The 2005 round for National Readership Survey Council (NRSC) is an important one, considering it is NRS in its new avatar. The NRS committee has explained various steps it took in the past year to ensure that the survey is not only a robust one but also accurate and a more recent one. The key findings of the survey have also elaborated more on the changes in the media scene.
Sam Balsara, Chairman, NRS Technical Committee, said that to ensure robustness and accuracy of data, NRS has worked with only one agency now, AC Nielsen, unlike the earlier format that had multiple agencies. In addition to that, Ernst & Young was roped in as an external audit to validate the processes.
AC Nielsen’s Partha Rakshit said, “We have attained a total sample size of 2,61,212 households. Being the largest survey of the country brings with it a great responsibility and we want to ensure that the data is completely authentic.”
He pointed out that another aspect of the data is the fact that calling itself NRS 2005 means data of 2005 and not 2004. Rakshit said, “The period of the survey is from December 2004 to March 2005. It is as recent as it gets.”
A point to note here is that the technical committee has decided to exclude Malayalam publications from this first set of release. Rakshit explained more on the reasons, “The committee felt that the trends that the Malayalam publications threw were not in conformance with what the other languages did. Hence, it has been held back for looking into it some more.”
N D Badrinath, Director, Client Service, AC Nielsen ORG MARG Pvt Ltd, explained more on the broad findings of NRS 2005, which he calls as the “changing story of the media scene.”
The demographic changes and the overall increase in the Indian literacy rate, which according to NRS is at 66 per cent has allowed print to survive and grow despite the growth in other media. Establishing that there is an upper SEC shift and a shift towards the female gender in rural areas, NRS survey also pointed that household sizes were decreasing, which implied a re-look at the reader-per-copy concept.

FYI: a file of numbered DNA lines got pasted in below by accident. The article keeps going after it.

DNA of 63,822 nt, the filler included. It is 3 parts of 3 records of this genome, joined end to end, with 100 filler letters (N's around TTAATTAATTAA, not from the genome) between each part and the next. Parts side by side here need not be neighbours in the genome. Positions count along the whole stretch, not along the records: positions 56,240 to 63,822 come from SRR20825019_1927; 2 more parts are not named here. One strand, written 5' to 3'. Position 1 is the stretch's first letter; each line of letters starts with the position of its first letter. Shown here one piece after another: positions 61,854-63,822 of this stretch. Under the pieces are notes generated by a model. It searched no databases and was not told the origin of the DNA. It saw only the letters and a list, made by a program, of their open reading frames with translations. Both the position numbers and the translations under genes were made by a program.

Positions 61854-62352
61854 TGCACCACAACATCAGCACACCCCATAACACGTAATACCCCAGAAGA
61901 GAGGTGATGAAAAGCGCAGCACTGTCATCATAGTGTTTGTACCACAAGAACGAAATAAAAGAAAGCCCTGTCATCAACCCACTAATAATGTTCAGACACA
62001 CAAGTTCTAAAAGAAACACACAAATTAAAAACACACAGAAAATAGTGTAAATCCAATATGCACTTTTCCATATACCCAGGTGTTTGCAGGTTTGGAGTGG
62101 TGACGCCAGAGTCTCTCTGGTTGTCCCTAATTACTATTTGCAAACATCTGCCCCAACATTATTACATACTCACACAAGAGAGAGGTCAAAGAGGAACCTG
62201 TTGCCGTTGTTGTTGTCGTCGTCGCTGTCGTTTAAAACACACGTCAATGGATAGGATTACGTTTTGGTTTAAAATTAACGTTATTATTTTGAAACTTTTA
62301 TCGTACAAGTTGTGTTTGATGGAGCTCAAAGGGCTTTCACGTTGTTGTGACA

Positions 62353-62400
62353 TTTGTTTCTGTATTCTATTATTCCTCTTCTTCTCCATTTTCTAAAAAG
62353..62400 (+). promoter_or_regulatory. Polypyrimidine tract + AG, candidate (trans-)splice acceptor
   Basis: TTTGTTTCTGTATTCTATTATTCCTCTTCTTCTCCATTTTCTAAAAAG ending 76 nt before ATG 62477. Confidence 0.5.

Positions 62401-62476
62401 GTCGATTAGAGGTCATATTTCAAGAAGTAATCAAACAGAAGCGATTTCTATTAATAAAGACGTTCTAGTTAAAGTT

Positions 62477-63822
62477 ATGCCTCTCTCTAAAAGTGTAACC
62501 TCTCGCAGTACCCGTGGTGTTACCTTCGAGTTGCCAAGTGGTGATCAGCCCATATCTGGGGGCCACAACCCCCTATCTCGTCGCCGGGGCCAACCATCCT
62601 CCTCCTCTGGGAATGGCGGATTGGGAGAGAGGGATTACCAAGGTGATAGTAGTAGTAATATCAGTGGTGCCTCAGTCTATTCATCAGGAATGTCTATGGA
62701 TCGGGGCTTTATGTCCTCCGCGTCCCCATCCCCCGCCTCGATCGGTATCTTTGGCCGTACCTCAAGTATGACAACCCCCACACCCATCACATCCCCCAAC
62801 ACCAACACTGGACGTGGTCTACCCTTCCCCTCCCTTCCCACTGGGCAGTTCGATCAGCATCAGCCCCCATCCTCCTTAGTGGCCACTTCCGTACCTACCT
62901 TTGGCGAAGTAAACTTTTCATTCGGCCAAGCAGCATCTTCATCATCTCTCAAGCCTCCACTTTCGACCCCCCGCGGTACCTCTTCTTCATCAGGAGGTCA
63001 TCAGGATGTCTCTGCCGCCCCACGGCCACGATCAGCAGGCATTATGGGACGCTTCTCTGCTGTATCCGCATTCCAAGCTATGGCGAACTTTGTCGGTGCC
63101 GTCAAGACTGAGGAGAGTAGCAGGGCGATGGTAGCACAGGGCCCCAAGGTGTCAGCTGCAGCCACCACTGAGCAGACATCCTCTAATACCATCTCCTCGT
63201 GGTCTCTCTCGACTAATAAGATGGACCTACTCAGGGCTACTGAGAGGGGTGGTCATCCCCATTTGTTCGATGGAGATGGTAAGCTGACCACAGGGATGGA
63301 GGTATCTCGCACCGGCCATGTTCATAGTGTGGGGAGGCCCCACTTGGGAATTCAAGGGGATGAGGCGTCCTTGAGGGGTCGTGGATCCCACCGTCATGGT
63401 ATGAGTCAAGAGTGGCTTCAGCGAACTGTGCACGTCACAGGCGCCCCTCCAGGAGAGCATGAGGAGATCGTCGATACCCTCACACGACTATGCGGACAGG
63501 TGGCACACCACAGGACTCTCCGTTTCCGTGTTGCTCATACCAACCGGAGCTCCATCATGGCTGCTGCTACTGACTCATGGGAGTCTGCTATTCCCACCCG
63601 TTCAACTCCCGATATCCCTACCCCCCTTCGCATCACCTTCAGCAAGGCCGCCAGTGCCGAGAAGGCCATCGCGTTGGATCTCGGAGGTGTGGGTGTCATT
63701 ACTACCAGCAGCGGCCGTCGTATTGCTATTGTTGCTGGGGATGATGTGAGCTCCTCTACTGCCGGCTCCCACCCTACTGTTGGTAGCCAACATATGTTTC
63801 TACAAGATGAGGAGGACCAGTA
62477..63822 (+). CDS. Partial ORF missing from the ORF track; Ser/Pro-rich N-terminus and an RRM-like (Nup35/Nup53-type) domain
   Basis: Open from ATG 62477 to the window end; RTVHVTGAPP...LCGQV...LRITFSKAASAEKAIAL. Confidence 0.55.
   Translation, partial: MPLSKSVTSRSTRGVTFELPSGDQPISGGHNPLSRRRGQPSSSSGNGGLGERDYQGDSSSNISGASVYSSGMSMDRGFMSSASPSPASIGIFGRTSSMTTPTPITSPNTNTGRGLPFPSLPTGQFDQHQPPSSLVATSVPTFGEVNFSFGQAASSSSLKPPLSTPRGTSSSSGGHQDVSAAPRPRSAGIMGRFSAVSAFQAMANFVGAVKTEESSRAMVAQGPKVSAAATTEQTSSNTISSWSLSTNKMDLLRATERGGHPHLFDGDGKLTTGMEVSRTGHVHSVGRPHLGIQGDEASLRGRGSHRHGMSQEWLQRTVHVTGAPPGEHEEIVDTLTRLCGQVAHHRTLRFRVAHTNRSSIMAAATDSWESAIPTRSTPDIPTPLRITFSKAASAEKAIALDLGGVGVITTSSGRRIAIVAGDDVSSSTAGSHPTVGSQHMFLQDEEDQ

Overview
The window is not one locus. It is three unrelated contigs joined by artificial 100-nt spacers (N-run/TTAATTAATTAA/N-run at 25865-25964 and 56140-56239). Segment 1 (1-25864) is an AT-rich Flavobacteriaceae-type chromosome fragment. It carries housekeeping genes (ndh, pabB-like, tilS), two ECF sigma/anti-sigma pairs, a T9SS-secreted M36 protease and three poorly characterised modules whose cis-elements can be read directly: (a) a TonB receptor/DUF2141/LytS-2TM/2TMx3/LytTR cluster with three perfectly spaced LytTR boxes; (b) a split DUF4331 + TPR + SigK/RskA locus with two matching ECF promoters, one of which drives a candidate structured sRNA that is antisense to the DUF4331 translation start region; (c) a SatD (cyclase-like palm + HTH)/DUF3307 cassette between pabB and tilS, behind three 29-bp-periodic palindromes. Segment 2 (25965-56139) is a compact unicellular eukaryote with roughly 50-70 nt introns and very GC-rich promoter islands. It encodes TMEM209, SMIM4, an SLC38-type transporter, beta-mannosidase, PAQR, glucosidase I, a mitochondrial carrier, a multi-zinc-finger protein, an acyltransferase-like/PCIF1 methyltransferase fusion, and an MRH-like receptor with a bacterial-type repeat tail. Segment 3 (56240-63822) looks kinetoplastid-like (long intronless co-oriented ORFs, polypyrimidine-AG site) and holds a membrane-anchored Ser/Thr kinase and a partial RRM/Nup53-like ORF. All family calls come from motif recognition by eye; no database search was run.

Urban India, according to the survey findings is getting younger at the expense of rural India and higher life expectancy in urban India has resulted in higher proportion of 45 years and above.
The key points that the survey brings about in regards to press ‘reach’ are that urban India is under pressure in this arena. Those reading are spending more time in reading. Magazines have a reason to worry as their reach is falling significantly. “Newspapers are serving the purpose of magazines with all the supplements, so magazines need to think out of the box to combat this,” said Rakshit.
Badrinath further added that niche magazines are proliferating and India is on the roads of the more evolved western markets, “But the potential market of those able to read largely untapped.”
Speaking more on the other media, Badrinath pointed out that satellite TV is changing frames of reference for content delivery. “The spurt in C&S homes with increase in colour TV has allowed ‘niche’ satellite channels to challenge the established order. Time spent watching TV is reaching saturation and regional TV channels are moving rapidly in key potential markets.”
Moving up from 40 million homes in 2002, C&S penetration has increased by 53 per cent to 61 million homes in 2005 and C&S subscription has penetrated 56 per cent of all TV homes in India. Television, on the whole, reaches 108 million homes, which means it crosses the 50 per cent mark of all homes for the first time, thus reflecting a growth of 32 per cent since 2002.
Badrinath also explained that in regards to FM pushing radio reach in urban India, radio is losing ground in rural India and the cinema decline continues, where Internet and mobile phones are still nascent but growing as media.